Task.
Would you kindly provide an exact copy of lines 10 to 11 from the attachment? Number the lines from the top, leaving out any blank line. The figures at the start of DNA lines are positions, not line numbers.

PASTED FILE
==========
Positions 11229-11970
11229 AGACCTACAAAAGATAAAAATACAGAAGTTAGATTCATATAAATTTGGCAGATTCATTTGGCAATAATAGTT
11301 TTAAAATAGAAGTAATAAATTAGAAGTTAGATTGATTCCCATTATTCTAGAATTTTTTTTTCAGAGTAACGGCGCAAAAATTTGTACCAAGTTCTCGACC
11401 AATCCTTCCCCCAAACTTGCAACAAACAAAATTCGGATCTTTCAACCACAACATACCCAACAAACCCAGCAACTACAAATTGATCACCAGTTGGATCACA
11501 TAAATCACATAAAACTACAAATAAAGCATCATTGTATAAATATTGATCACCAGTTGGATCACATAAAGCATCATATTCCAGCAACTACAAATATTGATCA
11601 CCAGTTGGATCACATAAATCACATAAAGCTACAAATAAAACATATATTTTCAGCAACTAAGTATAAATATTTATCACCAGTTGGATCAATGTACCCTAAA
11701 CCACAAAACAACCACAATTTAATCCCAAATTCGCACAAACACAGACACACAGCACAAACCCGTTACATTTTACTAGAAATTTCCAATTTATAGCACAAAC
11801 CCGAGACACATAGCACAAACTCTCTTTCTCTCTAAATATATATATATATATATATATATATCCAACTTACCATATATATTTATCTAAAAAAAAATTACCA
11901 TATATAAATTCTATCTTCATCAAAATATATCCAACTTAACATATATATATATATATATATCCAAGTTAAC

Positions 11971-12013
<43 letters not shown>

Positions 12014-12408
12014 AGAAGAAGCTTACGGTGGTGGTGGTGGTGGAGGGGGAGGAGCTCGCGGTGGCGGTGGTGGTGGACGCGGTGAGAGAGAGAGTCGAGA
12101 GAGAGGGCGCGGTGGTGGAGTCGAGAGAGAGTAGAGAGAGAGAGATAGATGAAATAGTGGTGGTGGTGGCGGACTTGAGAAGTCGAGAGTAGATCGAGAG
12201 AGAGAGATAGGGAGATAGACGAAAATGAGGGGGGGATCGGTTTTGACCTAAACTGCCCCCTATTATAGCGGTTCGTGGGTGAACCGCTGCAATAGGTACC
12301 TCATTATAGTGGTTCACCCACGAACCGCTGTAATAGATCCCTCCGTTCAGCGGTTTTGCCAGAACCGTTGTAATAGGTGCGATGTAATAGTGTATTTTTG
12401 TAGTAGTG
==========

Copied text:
Positions 11971-12013
<43 letters not shown>